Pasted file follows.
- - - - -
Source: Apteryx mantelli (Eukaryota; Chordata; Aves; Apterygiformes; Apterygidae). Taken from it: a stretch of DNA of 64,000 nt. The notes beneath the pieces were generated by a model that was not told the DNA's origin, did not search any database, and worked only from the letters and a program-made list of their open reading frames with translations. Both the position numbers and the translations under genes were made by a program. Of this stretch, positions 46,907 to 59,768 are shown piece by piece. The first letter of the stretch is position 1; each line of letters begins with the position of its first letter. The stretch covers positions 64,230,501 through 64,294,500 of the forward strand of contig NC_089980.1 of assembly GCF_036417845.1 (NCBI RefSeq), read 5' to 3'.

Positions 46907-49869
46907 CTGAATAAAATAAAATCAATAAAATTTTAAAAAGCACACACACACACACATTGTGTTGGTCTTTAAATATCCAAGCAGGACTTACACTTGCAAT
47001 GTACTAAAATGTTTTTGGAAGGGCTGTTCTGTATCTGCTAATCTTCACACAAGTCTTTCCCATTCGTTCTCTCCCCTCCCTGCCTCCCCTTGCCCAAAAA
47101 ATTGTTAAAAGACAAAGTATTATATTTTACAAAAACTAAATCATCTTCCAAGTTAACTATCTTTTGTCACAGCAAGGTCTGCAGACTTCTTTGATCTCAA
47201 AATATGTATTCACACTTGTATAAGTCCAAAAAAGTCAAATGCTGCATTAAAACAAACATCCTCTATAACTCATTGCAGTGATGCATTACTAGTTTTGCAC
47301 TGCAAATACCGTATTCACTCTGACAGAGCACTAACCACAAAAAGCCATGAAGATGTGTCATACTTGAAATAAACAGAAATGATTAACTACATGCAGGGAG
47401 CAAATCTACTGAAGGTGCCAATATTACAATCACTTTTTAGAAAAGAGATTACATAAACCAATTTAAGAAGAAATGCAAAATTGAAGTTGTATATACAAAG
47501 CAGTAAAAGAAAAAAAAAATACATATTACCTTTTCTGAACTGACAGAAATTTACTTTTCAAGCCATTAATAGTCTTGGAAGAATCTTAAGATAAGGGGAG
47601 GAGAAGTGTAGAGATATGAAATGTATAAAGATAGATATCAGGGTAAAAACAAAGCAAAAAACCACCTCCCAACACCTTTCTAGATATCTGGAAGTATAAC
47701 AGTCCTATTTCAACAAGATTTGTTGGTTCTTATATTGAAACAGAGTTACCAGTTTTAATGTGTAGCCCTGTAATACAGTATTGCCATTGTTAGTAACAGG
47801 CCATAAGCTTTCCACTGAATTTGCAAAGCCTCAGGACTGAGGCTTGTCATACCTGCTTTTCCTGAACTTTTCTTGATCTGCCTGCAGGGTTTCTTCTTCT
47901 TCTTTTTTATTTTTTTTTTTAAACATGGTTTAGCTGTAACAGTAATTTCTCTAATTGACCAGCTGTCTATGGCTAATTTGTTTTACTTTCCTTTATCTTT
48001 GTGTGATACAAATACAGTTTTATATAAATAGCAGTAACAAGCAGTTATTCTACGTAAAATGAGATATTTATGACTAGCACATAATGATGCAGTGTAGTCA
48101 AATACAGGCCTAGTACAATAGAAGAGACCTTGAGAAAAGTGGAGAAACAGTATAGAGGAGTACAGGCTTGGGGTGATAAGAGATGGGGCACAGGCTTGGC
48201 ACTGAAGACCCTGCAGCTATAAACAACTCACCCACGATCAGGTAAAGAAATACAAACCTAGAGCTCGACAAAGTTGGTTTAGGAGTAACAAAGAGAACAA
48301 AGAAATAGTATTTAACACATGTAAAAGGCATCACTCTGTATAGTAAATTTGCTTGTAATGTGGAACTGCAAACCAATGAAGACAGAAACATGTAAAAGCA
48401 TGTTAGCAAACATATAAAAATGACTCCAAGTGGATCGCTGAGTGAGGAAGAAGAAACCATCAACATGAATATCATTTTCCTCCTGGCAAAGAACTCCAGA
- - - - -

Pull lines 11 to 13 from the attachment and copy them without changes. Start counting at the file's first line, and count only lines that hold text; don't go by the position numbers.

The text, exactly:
47701 AGTCCTATTTCAACAAGATTTGTTGGTTCTTATATTGAAACAGAGTTACCAGTTTTAATGTGTAGCCCTGTAATACAGTATTGCCATTGTTAGTAACAGG
47801 CCATAAGCTTTCCACTGAATTTGCAAAGCCTCAGGACTGAGGCTTGTCATACCTGCTTTTCCTGAACTTTTCTTGATCTGCCTGCAGGGTTTCTTCTTCT
47901 TCTTTTTTATTTTTTTTTTTAAACATGGTTTAGCTGTAACAGTAATTTCTCTAATTGACCAGCTGTCTATGGCTAATTTGTTTTACTTTCCTTTATCTTT